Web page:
Familial colorectal cancer risk in half siblings and siblings: Nationwide cohort study

Research output: Contribution to journalArticle


Objective: To explore the risk of colorectal cancer in family members of patients with colorectal cancer, with an emphasis on subtypes of second degree relatives, especially half siblings, which were lacking in the literature. Design: Ambidirectional cohort study. Setting: Nationwide Swedish Family Cancer Data (record linkage). Participants: All people residing in Sweden and born after 1931, with their biological parents, totalling >16 million individuals (follow-up: 1958-2015); of those with clear genealogy, 173 796 developed colorectal cancer. Main outcome measures: Lifetime (0-79 years) cumulative risk and standardised incidence ratio of colorectal cancer among first degree relatives and second degree relatives. Results: The overall lifetime cumulative risk of colorectal cancer in siblings of patients was 7%, which represents a 1.7-fold (95% confidence interval 1.6 to 1.7; n=2089) increase over the risk in those without any family history of colorectal cancer. A similarly increased lifetime cumulative risk (6%) was found among half siblings (standardised incidence ratio 1.5, 95% confidence interval 1.3 to 1.8; n=140). The risk in people with colorectal cancer in both a parent and a half sibling (standardised incidence ratio 3.6, 2.4 to 5.0; n=32) was close to the risk in those with both an affected parent and an affected sibling (2.7, 2.4 to 3.0; n=396). Family history of colorectal cancer in only one second degree relative other than a half sibling (without any affected first degree relatives), such as a grandparent, uncle, or aunt, showed minor association with the risk of colorectal cancer. Conclusion: Family history of colorectal cancer in half siblings is similarly associated with colorectal cancer risk to that in siblings. The increase in risk of colorectal cancer among people with one affected second degree relative was negligible, except for half siblings, but the risk was substantially increased for a combination of family history in one affected second degree relative and an affected first degree relative (or even another second degree relative). These evidence based findings provide novel information to help to identify people at high risk with a family history of colorectal cancer that can potentially be used for risk adapted screening.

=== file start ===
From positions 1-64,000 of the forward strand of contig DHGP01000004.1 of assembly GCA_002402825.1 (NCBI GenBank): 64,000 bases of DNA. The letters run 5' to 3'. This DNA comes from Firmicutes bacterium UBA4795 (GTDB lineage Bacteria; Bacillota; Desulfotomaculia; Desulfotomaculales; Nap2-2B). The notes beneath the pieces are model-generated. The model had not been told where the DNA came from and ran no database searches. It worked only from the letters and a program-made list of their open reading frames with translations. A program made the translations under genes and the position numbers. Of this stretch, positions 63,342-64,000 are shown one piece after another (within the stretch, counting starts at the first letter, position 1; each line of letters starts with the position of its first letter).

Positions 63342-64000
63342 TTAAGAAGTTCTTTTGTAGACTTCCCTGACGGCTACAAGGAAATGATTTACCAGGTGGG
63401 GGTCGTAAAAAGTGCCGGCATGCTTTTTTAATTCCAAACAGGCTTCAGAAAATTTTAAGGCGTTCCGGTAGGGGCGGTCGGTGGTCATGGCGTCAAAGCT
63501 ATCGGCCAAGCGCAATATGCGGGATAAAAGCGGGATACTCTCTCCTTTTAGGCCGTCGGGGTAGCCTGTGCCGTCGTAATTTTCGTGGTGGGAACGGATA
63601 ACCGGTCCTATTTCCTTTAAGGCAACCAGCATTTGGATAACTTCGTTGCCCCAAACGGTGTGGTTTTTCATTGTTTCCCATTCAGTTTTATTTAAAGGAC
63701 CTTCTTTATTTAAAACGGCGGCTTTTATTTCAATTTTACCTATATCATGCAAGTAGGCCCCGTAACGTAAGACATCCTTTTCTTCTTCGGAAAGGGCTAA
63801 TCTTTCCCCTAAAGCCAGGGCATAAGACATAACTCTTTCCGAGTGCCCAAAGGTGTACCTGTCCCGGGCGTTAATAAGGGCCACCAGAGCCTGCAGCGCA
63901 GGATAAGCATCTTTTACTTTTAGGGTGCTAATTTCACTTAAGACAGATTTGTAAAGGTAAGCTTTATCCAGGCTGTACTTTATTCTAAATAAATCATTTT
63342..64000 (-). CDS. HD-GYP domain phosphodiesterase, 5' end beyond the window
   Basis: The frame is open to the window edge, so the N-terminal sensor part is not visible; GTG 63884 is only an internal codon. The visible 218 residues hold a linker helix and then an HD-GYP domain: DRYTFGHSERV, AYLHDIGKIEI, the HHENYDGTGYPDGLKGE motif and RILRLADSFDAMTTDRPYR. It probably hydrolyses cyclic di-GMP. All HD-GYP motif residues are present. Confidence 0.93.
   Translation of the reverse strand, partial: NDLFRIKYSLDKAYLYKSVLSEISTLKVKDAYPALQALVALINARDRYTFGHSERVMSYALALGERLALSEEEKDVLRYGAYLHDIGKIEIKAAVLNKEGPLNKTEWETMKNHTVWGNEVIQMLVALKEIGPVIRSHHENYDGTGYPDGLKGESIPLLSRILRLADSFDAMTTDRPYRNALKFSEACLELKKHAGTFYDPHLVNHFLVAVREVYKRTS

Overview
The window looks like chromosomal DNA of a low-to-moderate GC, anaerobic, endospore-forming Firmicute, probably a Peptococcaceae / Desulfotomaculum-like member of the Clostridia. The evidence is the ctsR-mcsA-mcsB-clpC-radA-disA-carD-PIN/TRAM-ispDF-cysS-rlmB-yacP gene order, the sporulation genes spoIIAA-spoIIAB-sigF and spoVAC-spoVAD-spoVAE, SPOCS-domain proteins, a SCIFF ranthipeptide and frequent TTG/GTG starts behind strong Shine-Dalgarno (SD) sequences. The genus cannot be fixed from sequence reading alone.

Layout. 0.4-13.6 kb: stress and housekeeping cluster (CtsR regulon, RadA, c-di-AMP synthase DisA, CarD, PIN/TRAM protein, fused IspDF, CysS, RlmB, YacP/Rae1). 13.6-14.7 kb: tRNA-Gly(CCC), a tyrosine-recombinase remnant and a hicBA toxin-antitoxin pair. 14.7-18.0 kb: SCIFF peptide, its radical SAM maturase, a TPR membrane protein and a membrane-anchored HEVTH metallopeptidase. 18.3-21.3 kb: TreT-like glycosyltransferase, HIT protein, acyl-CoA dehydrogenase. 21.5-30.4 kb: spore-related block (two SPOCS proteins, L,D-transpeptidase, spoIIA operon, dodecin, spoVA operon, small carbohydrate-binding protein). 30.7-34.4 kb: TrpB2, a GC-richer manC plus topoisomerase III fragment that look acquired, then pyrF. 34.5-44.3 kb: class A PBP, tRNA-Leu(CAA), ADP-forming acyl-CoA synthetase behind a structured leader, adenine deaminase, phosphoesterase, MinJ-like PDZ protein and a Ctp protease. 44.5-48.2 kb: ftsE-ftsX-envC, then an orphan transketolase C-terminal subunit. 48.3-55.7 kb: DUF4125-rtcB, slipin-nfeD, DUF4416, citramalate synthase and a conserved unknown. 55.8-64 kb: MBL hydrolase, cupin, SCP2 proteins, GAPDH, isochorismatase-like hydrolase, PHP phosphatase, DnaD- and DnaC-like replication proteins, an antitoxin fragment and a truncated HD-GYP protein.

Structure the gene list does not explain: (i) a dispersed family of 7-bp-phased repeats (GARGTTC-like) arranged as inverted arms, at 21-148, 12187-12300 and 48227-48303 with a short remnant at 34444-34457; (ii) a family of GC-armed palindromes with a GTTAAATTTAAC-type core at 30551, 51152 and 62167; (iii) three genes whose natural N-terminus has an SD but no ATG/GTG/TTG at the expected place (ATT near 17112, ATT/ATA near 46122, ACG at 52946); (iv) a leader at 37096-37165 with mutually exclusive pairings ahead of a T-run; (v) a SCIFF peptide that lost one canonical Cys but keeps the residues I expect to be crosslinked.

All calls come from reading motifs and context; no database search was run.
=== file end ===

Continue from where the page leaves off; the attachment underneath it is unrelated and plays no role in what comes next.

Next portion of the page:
External organisations
  • German Cancer Research Centre
  • Heidelberg University
  • Icahn School of Medicine at Mount Sinai
  • Shimane University
Research areas and keywords

Subject classification (UKÄ) – MANDATORY

  • Cancer and Oncology
  • Public Health, Global Health, Social Medicine and Epidemiology
Original languageEnglish
Article numberl803
JournalBMJ (Online)
Publication statusPublished - 2019
Publication categoryResearch